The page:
These are common word and punctuation rules that are broken in student and post-graduate writing. I have made a rule sheet that I use to grade student writing. Instead of writing comma splice off to the side, I can write the number that points to its rule with examples of how to correct it, which saves a lot of time for the grader. In theory, this by itself should be enough to improve writing. What I have seen in corrections, though, is that students will go from one mistake to another: a comma splice becomes a run-on. To combat that, I have put together bell work for practice. We focus on one set of rules one week and then add more the following week. The quizzes then help for retention.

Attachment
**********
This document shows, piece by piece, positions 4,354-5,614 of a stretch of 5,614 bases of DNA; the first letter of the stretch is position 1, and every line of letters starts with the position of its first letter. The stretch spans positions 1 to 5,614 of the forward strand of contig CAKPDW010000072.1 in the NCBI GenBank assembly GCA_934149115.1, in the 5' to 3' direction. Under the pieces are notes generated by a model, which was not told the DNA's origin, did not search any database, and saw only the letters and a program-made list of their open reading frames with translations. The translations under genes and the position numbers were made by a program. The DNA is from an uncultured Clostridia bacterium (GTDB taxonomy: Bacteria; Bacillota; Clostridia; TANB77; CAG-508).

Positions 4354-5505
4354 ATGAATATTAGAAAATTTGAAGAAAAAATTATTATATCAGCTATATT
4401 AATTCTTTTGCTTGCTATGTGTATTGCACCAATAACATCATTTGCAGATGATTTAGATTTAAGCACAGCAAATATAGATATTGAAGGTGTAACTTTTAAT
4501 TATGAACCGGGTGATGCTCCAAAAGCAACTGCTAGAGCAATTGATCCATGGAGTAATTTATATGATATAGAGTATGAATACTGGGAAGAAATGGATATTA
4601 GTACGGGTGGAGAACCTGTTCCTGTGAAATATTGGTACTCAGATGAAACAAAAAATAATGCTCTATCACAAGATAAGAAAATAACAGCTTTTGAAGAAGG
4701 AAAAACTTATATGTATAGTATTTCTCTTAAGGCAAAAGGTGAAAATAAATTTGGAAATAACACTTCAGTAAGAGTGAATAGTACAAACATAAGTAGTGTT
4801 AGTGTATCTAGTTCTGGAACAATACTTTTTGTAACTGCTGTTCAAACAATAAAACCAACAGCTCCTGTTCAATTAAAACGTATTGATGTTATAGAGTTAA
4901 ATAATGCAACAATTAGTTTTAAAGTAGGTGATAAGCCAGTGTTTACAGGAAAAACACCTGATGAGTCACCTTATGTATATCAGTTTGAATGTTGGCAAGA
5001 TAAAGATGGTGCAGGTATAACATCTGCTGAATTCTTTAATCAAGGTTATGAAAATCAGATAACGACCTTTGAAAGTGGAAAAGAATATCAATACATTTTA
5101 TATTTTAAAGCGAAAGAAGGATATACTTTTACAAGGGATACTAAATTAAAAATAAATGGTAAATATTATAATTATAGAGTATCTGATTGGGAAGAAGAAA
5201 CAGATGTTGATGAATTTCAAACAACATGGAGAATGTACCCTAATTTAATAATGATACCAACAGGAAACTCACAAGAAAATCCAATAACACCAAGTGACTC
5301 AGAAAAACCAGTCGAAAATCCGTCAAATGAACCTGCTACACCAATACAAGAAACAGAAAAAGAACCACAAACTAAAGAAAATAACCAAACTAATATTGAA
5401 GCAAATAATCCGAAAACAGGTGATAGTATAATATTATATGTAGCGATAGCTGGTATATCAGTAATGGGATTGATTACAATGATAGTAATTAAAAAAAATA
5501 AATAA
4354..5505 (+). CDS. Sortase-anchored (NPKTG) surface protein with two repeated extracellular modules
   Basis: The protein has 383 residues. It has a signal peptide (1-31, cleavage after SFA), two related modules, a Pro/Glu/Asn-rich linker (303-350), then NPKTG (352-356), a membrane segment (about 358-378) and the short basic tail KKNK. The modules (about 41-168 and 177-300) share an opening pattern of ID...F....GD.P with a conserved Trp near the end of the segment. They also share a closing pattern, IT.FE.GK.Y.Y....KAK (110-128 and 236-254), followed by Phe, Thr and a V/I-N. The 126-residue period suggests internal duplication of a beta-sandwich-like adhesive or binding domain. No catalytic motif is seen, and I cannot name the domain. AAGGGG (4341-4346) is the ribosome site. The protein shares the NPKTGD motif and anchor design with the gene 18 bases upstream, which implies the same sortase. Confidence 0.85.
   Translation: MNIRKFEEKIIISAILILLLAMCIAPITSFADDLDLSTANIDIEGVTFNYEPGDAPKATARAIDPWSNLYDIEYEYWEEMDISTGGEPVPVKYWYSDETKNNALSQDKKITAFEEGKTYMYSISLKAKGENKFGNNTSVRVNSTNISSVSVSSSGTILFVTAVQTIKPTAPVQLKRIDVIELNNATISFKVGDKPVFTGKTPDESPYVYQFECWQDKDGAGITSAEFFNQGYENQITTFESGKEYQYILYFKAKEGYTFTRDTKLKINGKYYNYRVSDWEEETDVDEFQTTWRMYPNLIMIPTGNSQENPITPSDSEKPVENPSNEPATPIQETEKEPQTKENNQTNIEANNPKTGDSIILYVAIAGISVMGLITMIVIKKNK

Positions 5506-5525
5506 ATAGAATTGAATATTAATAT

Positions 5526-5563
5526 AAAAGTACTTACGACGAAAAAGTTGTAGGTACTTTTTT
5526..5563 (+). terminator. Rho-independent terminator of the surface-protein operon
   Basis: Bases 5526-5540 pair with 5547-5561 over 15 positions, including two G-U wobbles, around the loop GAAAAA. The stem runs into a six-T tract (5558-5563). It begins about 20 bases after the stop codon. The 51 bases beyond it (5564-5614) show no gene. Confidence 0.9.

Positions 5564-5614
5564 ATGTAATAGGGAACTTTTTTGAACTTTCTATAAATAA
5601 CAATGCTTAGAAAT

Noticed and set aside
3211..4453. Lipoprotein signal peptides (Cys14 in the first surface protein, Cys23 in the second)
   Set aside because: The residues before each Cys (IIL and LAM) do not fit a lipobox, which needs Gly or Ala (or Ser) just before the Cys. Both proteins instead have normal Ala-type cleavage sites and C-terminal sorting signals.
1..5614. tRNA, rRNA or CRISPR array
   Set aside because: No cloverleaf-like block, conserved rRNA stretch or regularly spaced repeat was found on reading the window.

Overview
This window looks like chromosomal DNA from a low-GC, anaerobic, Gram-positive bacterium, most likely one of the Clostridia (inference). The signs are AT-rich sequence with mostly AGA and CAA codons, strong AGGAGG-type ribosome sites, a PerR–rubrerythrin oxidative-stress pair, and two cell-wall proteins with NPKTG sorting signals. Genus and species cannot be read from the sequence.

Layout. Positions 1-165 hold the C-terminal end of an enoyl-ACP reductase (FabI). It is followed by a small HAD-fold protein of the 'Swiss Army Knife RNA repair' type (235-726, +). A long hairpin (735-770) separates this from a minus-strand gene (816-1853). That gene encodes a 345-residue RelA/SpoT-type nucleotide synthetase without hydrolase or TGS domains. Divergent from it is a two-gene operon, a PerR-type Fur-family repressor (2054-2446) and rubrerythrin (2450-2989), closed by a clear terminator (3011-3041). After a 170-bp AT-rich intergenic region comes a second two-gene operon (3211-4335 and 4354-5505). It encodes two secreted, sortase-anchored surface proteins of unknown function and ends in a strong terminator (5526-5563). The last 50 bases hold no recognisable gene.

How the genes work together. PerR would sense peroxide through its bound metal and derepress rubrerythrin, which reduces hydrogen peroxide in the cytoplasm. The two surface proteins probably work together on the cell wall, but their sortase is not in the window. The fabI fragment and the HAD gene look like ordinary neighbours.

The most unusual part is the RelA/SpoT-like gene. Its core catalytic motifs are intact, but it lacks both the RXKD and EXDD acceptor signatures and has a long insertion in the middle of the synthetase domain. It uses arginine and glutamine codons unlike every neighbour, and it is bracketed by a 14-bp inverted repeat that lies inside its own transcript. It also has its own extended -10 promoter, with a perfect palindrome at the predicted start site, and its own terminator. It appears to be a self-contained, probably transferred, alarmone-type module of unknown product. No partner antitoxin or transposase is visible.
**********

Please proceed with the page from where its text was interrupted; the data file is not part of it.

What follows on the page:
Please feel free to make copies for your and your students’ use. If you like these activities, please rate them and tell a friend. In this document you have a semester’s worth of bell work—three times a week—and quizzes. The big improvement to measure will not just be in quiz scores but in writing conventions. When they write an essay, be sure to have a follow-up assignment. My preference is for an assignment that has them complete a few tasks: write their five most common broken rules, copy down what the rule says, copy down an example sentence from their paper for each rule, and fix the sentence beneath it.